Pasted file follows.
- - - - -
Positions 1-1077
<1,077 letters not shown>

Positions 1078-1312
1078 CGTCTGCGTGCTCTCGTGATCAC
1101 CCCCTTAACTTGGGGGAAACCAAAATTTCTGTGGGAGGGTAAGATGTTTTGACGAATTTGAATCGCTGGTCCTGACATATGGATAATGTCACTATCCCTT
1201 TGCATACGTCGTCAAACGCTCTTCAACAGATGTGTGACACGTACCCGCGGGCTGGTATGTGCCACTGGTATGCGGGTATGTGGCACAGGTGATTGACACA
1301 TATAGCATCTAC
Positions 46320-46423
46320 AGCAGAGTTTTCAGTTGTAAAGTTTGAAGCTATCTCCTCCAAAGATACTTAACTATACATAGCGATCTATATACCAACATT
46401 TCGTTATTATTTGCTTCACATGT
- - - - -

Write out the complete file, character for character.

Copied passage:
Positions 1-1077
<1,077 letters not shown>

Positions 1078-1312
1078 CGTCTGCGTGCTCTCGTGATCAC
1101 CCCCTTAACTTGGGGGAAACCAAAATTTCTGTGGGAGGGTAAGATGTTTTGACGAATTTGAATCGCTGGTCCTGACATATGGATAATGTCACTATCCCTT
1201 TGCATACGTCGTCAAACGCTCTTCAACAGATGTGTGACACGTACCCGCGGGCTGGTATGTGCCACTGGTATGCGGGTATGTGGCACAGGTGATTGACACA
1301 TATAGCATCTAC
Positions 46320-46423
46320 AGCAGAGTTTTCAGTTGTAAAGTTTGAAGCTATCTCCTCCAAAGATACTTAACTATACATAGCGATCTATATACCAACATT
46401 TCGTTATTATTTGCTTCACATGT